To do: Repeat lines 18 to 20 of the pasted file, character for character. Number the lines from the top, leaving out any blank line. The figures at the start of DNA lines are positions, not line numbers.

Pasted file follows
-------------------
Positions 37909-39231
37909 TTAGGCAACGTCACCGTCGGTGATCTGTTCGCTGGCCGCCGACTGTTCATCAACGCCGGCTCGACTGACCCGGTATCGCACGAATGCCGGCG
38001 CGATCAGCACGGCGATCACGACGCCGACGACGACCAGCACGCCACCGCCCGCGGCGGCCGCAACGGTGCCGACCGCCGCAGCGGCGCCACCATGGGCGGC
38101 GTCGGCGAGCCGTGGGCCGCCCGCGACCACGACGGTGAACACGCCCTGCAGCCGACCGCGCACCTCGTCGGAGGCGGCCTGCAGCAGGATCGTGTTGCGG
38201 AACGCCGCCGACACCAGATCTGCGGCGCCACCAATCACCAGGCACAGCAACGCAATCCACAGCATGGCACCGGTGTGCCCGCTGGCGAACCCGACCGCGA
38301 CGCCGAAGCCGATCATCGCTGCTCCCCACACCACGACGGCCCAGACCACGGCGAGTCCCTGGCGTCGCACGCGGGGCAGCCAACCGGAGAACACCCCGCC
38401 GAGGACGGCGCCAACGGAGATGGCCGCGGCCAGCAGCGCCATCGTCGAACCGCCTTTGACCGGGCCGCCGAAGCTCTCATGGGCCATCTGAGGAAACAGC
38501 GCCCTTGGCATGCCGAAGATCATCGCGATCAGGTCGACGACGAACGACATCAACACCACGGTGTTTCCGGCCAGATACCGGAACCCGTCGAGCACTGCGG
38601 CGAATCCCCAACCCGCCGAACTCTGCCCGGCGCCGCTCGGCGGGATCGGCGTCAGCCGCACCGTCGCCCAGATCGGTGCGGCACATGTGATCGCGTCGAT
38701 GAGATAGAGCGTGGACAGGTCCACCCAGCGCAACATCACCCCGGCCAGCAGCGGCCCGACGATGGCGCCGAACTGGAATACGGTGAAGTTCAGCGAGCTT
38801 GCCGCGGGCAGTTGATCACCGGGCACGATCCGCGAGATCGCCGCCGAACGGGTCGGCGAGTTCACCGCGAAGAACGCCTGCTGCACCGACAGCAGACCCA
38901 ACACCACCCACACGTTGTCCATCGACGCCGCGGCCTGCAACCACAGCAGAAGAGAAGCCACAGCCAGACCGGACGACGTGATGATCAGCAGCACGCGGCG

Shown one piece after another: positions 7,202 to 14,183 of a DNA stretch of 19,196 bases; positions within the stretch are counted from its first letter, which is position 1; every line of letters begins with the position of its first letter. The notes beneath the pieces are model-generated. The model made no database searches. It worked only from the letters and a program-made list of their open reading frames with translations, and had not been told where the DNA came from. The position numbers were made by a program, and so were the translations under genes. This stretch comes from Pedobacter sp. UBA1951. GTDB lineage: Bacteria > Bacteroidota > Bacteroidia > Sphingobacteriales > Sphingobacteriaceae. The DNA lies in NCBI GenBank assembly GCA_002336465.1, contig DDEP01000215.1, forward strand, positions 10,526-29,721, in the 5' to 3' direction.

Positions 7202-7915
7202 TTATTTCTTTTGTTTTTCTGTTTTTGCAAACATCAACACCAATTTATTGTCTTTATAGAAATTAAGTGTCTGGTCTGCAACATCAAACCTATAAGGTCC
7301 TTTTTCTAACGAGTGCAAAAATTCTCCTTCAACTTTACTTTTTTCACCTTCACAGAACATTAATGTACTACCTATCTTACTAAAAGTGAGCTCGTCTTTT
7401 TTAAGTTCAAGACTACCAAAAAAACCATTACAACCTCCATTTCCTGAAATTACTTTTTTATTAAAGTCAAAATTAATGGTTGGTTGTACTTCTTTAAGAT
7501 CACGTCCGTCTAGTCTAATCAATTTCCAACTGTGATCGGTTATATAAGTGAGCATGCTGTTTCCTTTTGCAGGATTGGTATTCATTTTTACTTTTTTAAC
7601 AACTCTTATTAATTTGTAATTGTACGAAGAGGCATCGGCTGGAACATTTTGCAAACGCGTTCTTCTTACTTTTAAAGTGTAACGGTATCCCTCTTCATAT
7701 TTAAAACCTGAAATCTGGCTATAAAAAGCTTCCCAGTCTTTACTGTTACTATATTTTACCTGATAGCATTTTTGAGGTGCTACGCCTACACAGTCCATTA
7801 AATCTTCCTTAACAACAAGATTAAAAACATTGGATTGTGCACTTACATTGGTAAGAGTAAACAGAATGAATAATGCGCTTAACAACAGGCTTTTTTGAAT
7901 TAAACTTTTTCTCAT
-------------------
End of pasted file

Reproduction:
7501 CACGTCCGTCTAGTCTAATCAATTTCCAACTGTGATCGGTTATATAAGTGAGCATGCTGTTTCCTTTTGCAGGATTGGTATTCATTTTTACTTTTTTAAC
7601 AACTCTTATTAATTTGTAATTGTACGAAGAGGCATCGGCTGGAACATTTTGCAAACGCGTTCTTCTTACTTTTAAAGTGTAACGGTATCCCTCTTCATAT
7701 TTAAAACCTGAAATCTGGCTATAAAAAGCTTCCCAGTCTTTACTGTTACTATATTTTACCTGATAGCATTTTTGAGGTGCTACGCCTACACAGTCCATTA